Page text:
A sero survey conducted by PGI Hospital Chandigarh on children aged between 6-18 years has showed that out of 756 samples, 519 kids which means almost 69 per cent, had been previously infected with the coronavirus infection and also developed antibodies.
According to the findings of the survey, more than 73 per cent of children in Chandigarh’s Dhanas, Maloya and Kajheri areas have tested positive for IgG antibodies against SARS-CoV-2. Besides this, antibodies were also found in 65 per cent children in Chandigarh sectors 22, 36, 11 and 2.
The PGI is carrying out the Covid-19 sero survey in children and the study is funded by the UT Administration. The survey, which was kick started on June 24, is progressing at a good pace, PGI Director Jagat Ram said, adding that the survey among the paediatric population is of utmost importance since there is news that third wave can affect children.
Dr Mini P Singh said the testing is being carried out using a high throughput CLIA machine available in the Department of Virology so that reports can be made available in a short span of time.
PVM Lakshmi, who is coordinating the field activity of the survey, said that sero survey teams have been divided into four groups, each consisting of a field investigator and a laboratory technician, who undertook household visits in different sectors, villages, and slums.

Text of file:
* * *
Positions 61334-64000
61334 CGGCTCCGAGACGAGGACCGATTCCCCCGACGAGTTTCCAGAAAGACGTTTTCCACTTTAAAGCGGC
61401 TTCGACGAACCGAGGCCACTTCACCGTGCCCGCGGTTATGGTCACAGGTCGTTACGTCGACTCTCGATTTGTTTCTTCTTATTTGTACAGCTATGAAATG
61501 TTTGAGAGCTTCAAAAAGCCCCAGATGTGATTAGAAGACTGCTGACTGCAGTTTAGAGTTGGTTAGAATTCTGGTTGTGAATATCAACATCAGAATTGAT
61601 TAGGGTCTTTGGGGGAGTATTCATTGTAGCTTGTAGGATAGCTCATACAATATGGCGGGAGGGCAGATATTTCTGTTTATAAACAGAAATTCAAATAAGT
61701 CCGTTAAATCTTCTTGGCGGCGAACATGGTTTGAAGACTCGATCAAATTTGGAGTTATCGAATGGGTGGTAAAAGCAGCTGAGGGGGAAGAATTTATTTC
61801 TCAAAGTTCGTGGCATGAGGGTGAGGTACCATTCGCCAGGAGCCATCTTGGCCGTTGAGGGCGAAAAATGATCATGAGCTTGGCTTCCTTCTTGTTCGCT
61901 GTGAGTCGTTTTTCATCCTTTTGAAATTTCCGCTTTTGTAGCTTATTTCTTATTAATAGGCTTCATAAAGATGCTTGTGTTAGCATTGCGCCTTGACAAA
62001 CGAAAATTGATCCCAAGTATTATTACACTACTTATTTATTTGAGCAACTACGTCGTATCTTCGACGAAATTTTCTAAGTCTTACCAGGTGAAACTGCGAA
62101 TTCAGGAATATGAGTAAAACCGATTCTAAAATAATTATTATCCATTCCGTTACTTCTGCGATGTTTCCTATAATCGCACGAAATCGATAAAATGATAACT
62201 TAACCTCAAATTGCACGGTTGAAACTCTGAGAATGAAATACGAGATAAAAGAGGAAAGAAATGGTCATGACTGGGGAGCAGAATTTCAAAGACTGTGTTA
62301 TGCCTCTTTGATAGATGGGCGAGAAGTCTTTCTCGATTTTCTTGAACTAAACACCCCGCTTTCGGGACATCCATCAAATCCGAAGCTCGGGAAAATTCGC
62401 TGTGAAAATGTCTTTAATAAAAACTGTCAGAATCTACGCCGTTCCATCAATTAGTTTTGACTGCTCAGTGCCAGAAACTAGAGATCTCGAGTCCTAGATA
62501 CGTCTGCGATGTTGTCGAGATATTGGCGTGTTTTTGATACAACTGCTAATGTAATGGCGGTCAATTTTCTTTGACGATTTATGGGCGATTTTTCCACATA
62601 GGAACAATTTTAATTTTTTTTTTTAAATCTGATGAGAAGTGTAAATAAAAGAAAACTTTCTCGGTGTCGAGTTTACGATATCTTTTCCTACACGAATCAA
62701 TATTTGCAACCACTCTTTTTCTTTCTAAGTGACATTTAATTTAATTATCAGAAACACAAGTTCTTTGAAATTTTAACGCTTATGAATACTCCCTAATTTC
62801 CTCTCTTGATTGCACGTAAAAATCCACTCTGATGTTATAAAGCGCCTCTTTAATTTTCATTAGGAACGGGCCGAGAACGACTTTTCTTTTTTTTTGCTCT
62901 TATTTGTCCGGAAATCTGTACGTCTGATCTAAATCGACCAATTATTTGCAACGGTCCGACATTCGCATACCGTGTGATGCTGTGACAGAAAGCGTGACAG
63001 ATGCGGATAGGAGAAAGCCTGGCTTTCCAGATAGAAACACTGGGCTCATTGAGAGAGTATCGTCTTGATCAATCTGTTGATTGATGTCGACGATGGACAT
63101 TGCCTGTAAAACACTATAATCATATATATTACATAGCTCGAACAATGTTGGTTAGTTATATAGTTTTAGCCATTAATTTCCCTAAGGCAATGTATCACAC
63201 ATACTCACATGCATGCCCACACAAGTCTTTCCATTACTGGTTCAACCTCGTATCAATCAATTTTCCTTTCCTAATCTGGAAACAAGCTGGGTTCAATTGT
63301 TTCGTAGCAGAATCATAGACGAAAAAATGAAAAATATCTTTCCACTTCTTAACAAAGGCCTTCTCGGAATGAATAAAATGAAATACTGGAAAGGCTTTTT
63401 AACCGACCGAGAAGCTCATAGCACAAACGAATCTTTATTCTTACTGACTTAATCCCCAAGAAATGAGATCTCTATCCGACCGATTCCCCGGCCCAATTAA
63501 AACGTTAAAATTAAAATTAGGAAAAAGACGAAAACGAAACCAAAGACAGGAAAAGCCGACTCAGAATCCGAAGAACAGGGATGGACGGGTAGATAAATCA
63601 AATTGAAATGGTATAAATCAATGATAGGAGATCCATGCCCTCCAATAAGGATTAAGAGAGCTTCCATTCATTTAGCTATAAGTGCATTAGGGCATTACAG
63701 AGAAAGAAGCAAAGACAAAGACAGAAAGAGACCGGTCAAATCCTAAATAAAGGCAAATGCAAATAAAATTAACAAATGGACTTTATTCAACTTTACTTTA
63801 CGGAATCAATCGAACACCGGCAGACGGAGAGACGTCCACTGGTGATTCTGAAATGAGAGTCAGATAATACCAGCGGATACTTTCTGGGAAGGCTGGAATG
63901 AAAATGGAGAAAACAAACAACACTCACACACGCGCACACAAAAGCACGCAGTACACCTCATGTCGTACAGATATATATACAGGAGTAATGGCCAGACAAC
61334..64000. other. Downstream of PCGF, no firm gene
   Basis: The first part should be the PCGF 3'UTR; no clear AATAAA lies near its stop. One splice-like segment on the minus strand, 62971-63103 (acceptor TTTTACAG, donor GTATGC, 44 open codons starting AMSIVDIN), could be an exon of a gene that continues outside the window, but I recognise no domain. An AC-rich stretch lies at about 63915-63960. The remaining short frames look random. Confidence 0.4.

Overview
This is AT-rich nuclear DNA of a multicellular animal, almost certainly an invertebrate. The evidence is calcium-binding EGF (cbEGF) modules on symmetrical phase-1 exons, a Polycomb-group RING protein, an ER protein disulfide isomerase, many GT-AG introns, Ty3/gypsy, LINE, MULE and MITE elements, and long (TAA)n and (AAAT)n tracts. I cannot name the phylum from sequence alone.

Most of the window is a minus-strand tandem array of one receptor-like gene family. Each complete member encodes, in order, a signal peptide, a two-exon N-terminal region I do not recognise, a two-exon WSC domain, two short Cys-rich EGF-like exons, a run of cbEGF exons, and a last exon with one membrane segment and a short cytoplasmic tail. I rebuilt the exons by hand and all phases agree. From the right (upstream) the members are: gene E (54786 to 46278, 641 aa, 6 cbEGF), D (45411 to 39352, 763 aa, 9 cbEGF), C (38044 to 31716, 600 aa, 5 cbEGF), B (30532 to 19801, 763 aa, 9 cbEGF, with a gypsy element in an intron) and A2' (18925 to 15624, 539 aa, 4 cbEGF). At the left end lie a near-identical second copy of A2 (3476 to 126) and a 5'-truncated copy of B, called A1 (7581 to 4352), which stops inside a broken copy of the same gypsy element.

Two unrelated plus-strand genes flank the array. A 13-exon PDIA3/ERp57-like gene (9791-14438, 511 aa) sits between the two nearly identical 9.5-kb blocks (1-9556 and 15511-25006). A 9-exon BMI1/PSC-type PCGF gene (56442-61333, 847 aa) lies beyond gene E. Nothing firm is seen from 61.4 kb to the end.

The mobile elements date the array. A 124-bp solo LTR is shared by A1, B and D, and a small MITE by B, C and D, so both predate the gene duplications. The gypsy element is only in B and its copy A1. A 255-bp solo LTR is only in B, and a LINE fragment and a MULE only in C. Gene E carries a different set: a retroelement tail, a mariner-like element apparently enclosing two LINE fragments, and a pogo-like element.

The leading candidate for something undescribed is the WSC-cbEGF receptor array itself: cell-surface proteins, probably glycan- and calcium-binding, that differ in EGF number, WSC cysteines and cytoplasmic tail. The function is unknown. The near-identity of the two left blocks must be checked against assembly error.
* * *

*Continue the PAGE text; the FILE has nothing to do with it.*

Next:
Out of all children enrolled till July 4, 396 samples were collected from households of Sectors 22, 24, 36, 56 and 11, which showed positivity in 65 per cent of samples (257 positive out of 396) and 360 samples were collected from households of Burail, Maloya, Dhanas, Attawa and Khajeri villages, which showed positivity of 73 per cent (262 out of 360).
These are the interim results and the study aims to collect around 2,700 samples in total which will provide a clearer picture of the actual percentage of children who had been infected during first and second waves in Chandigarh.
It showed that a large number of children have already been infected to Covid-19, raising concerns amid reports that the possible third wave is likely to hit children largely.
(with inputs from IANS)